YouTuber AnselmoFanZero built himself his very own replica Dead Space Plasma Cutter. Oh yeah, the gun can actually burn stuff, as demonstrated in his video. As for the gun itself, it weighs about 4.4 pounds, took about 200 hours to build, and features 1,500-milliwatt burning blue lasers.
Space zombies beware – hobbyist builds a real-life Plasma Cutter [Gizmag, via Gizmodo]
We might never get around to seeing a live-action Dead Space movie on the big screen but I'm not sure if a film coming out of Hollywood would nail the aesthetic of the games as well as this short, fan-made film. It...
Dark Souls sold over two million copies and is a bonafide success. Tomb Raider sold over three million copies and is a disappointing failure. Wut?
Different projects obviously have different standards for succ...
Join Jim as he celebrates the 100th episode of Jimquisition ... and complains about EA. Again.
Companies (mostly EA) have started to learn they can get away with pulling their familiar stunts by giving them a new coat of pai...
Hey gang! I'm back from wherever I was, and I've brought with me today's Destructoid Show!
Big news today with the first trailer for Saints Row IV, which looks as nutty as you'd expect it to. That'll be shown off at PAX East ...
It's very hard to believe a studio when it claims work never begun on a piece of downloadable content until after the main game was finished, especially when that DLC is a direct continuation of the story and was essentially teased at the end of the main campaign. Even if nobody started building code for it, it's clear the developer already planned it and was making notes well ahead of time.
Dead Space 3: Awakened picks up right where Dead Space 3 left off, and reveals major plot points one would have expected at the end of the actual campaign. Its main story is so integral to the Dead Space story, in fact, that to play it would almost be seen as essential.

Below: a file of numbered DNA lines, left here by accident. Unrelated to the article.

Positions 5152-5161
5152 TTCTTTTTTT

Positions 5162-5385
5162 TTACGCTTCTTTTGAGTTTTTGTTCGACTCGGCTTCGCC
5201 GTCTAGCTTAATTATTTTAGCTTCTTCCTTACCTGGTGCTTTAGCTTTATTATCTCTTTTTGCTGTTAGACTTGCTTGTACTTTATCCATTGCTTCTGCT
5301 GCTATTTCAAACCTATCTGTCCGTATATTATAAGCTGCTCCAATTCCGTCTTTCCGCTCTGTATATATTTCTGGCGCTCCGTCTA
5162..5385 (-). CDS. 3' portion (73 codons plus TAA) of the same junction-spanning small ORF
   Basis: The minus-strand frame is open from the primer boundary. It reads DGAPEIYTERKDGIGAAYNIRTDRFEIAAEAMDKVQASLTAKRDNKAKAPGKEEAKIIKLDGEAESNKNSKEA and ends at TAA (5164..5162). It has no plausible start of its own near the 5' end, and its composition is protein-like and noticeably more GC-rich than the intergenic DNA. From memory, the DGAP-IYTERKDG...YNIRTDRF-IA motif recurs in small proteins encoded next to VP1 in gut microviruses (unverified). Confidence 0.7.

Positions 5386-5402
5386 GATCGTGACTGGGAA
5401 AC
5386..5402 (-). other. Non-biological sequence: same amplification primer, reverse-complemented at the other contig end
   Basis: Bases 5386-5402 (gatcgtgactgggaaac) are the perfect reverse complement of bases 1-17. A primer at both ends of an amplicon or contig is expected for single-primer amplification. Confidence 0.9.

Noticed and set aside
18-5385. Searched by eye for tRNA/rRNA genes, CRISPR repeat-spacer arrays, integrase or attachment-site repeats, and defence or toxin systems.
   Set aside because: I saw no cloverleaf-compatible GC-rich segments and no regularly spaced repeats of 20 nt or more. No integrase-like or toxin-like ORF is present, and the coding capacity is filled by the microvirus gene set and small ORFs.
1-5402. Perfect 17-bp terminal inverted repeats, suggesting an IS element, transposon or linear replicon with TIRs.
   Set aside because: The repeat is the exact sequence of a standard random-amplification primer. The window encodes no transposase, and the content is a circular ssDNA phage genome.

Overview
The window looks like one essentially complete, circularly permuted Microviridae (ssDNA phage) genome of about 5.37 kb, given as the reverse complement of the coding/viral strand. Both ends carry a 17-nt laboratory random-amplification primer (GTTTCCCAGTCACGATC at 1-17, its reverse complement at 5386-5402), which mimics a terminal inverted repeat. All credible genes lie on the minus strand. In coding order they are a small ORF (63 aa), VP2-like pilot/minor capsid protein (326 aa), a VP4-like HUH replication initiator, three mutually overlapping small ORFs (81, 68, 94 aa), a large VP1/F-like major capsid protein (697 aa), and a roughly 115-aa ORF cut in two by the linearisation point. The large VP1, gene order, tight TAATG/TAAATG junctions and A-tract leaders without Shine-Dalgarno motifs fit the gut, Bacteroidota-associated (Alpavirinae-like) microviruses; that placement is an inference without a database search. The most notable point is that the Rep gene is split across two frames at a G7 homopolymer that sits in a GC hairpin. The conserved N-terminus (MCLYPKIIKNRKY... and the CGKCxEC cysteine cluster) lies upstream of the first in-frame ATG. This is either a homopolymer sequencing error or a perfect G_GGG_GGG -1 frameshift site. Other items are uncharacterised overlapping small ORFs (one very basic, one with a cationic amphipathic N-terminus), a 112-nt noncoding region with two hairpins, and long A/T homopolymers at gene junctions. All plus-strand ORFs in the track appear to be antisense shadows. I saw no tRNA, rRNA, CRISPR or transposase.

Almost, but not necessary, it turns out. Because, for all the promise Awakened has, its relevant events could be explained in a single sentence.
I was recently inspired by a blog entry from a member of Fall Out Boy. If you're already rolling your eyes and making snarky remarks in your head, then this article is targeted at you.
Patrick Stump, Fall Out Boy's lead singer, wrote about the environment of hate within pop culture. It's an interesting analysis of the way that we come together to belittle certain artists or people, almost as an entirely new form of entertainment for ourselves. Think about the common reaction anytime a band like Nickelback or Limp Bizkit is mentioned. It's never a simple "I don't care for them"; it's always a verbal barrage of all-encompassing hate.
While Stump's words were aimed at the music scene, they ring true for our little corner of the world -- the videogame industry. Yes, we're just as guilty of buying into the sociocentric phenomenon as everyone else. This trend needs to change.
Another Monday rolls up, acting like it's the boss of the week, so that can only mean one thing: a week of new releases. I'll be saving my cash this week, not really seeing anything to interest me, but I may grab God of War: Ascensionsomewhere down the line, if I ever pick up the third one. It is meant to be rather nifty.
Hey everybody! Here's today's Destructoid Show!